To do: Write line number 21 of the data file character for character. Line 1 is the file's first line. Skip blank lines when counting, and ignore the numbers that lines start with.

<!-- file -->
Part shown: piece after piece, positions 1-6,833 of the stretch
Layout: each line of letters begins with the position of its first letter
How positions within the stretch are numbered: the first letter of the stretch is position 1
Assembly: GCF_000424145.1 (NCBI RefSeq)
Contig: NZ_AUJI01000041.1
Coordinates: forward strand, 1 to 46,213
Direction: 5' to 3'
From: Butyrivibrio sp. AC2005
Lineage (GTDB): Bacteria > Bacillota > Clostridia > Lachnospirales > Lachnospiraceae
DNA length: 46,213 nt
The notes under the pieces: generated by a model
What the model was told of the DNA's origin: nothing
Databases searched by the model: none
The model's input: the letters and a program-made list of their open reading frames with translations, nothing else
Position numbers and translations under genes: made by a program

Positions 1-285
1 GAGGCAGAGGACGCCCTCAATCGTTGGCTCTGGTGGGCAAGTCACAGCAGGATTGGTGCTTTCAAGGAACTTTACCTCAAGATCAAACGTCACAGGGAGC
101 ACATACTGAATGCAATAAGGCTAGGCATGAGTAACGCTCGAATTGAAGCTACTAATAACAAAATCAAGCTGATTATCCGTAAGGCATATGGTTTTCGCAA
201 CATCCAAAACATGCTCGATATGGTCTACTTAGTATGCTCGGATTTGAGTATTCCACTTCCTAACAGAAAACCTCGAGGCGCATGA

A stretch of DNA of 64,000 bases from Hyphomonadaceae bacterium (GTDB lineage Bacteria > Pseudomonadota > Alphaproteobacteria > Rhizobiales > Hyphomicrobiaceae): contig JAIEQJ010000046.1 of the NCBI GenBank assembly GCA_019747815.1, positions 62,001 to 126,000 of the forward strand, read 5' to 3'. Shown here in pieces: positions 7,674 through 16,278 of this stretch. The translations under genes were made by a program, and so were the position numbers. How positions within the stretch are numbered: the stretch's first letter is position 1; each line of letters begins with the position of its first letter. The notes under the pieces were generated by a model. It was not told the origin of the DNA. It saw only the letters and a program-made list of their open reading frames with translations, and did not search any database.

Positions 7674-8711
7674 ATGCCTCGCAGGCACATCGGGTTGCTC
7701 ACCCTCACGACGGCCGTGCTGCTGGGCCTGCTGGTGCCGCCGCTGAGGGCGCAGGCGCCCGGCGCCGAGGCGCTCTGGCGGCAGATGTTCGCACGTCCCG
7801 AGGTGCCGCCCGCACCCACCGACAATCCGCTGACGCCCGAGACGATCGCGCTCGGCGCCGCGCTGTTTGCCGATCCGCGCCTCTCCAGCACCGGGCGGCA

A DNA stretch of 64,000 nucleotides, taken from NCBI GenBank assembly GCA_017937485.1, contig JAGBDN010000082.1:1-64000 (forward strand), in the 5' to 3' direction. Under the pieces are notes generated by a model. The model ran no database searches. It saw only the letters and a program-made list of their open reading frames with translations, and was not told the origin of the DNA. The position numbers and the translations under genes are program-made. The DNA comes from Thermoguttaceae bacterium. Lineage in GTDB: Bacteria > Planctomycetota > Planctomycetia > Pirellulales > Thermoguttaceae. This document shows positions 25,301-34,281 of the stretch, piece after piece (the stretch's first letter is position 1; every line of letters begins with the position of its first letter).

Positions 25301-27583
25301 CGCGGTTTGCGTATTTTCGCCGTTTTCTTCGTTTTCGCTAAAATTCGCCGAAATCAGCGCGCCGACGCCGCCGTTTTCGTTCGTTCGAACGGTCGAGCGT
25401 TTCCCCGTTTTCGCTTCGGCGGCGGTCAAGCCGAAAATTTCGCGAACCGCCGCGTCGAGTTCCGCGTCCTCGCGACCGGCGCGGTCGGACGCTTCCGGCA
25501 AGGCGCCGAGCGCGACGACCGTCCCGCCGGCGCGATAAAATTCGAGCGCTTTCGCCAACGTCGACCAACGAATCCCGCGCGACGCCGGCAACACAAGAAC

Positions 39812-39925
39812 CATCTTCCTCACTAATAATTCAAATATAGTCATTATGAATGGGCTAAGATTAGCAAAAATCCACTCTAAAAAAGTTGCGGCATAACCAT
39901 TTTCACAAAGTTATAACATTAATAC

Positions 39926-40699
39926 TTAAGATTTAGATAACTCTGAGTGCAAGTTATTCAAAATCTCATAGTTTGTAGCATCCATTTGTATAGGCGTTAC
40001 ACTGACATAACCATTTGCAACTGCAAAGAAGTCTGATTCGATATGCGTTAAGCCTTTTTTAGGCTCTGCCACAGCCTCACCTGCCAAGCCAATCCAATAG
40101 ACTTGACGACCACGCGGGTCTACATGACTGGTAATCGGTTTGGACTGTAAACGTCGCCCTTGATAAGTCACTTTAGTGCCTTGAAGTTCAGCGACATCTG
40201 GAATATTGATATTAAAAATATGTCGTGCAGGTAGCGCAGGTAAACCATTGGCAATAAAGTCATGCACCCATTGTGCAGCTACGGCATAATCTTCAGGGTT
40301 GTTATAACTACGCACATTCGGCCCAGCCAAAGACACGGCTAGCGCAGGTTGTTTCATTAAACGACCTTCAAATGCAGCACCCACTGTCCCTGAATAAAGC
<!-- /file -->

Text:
Positions 7674-8711